Maitland awakens backyard chicken initiative

City may allow hens

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  • | 10:58 a.m. April 17, 2013
  • Winter Park - Maitland Observer
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Flocks of supporters have gathered together in towns across Central Florida petitioning to legalize the keeping of backyard chickens, with Maitland being the most recent to hop on the bandwagon in March.

The Maitland Backyard Chicken Initiative, an idea hatched by resident John Endicott, has garnered nearly half of its goal of 500 signatures in support of the city changing its code to allow backyard chickens since it launched March 15.

“Other cities are doing it, so Maitland should too,” Endicott said.

He’s modeled the Maitland petition, urging the city to remove chickens from its prohibited list of “live poultry,” off a similar effort started in Winter Park last year by resident Rachel Whited, which reached 500 signatures in August. Both hope to encourage cities to allow no more than five hens – no roosters, which are noisy and unnecessary for egg production – be kept in backyard coops.

Whited and Endicott each said their ideas spurred from an desire to control and take ownership of their food source through the eggs, citing concern over an ever-industrializing commercial food market.

To learn more about the Maitland Backyard Chicken Initiative, visit their Facebook page at or their petition page on at

“If you went and bought a chicken from a grocery store, they couldn’t tell you where it came from, the same with eggs,” Endicott said. “… There’s just so many problems with that.”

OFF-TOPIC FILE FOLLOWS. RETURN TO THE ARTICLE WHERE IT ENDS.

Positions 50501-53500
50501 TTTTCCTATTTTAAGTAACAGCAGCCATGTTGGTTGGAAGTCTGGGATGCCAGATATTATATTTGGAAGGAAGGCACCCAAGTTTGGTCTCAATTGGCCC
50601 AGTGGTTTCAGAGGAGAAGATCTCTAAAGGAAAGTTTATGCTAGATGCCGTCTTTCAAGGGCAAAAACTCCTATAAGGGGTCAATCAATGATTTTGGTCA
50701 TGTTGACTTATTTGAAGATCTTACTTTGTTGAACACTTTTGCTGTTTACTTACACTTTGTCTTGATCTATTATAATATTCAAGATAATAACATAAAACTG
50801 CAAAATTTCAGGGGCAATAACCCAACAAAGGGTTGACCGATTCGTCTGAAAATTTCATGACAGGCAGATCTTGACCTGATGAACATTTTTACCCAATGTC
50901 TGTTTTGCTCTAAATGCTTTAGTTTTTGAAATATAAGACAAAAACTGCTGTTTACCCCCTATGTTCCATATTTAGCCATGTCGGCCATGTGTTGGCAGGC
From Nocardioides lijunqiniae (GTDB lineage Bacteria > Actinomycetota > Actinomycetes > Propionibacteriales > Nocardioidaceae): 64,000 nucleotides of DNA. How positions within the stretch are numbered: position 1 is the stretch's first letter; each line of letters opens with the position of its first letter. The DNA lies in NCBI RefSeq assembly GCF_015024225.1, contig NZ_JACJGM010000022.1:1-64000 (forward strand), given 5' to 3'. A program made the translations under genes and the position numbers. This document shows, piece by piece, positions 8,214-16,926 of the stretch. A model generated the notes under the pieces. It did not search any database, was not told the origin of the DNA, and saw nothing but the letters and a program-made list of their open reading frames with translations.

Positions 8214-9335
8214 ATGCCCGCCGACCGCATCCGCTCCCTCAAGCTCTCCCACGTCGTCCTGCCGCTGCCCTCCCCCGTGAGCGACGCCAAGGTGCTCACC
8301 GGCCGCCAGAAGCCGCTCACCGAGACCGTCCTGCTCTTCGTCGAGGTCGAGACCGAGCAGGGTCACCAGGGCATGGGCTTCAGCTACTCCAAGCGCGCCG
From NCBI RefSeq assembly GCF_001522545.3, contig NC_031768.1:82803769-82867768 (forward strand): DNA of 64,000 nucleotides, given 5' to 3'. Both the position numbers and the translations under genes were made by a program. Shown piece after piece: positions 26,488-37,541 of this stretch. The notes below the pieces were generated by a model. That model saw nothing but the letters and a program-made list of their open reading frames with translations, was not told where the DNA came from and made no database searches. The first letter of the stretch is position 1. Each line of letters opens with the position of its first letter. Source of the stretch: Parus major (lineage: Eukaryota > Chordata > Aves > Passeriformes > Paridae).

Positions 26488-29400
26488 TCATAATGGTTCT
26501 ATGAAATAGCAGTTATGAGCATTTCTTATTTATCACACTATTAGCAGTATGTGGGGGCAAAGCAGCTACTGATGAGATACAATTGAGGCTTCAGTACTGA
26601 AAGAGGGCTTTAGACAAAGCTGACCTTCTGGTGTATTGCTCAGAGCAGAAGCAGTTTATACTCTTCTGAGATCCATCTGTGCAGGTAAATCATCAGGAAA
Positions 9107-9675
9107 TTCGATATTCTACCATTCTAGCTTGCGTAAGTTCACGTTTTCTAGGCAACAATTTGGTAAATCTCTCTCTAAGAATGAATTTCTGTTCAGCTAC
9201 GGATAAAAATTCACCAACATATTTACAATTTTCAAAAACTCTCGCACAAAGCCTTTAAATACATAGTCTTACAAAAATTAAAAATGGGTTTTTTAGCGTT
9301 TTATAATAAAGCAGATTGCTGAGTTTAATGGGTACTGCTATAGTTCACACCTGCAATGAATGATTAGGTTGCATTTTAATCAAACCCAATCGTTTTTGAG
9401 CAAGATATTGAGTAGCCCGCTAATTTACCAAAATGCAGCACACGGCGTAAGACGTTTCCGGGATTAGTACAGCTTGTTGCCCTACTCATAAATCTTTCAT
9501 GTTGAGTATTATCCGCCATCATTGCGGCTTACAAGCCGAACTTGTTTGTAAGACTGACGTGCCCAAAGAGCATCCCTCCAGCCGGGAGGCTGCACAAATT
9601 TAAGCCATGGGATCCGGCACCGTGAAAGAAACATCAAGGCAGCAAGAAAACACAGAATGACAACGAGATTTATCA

Following Whited’s presentation of the petition to the Winter Park Commission in August, the city opted to not take any action regarding allowing urban hens until results of Orlando’s backyard chicken trial program, which began last May, were made public.

On April 8 of this year, the Orlando City Commission, after citing a positive response and zero complaints, voted to expand its Urban Chicken Pilot Program to add 50 more households to the 25 currently allowed to set up coups. Whited has presented that information to the city, and is waiting to see where Winter Park will take it from there.

In Maitland, the process of evaluating chicken legality is just beginning as Endicott and fellow resident Doreen Olive seek out meetings with city staff and officials to start the code-change application process. To do so, they’ll have to go through Maitland’s Development Review Committee and Planning and Zoning Commission before the idea is formally presented to Council.

Having proposed the idea to three out of five Council members so far, Olive said she’s received positive feedback from officials wanting to hear the idea out. Councilman John Lowndes said it’s an idea he supports the city looking into, as long as proper procedures are put in place to monitor and oversee the chickens when allowed.

Mayor Howard Schieferdecker said he’s interested in hearing what the public has to say once the idea of backyard chickens is proposed to Council, but said he initially doesn’t see any problem with allowing them to roost in properly zoned backyards.

“I’m open to it, it’s fine,” he said. “I don’t think you should restrict people from having things as long as they’re taken care of and don’t bother the neighbors.”

Endicott said he’s hopeful that his petition will spread and continue to educate local residents about the benefits and overcome common misconceptions, from noise to smell, that come with the idea of roosting chickens.

“I think word is spreading that having [chickens] really isn’t that hard,” Endicott said. “It’s like any other pet, only with the added benefit of going out in the morning and knowing you’ll have a fresh egg or two for breakfast.”


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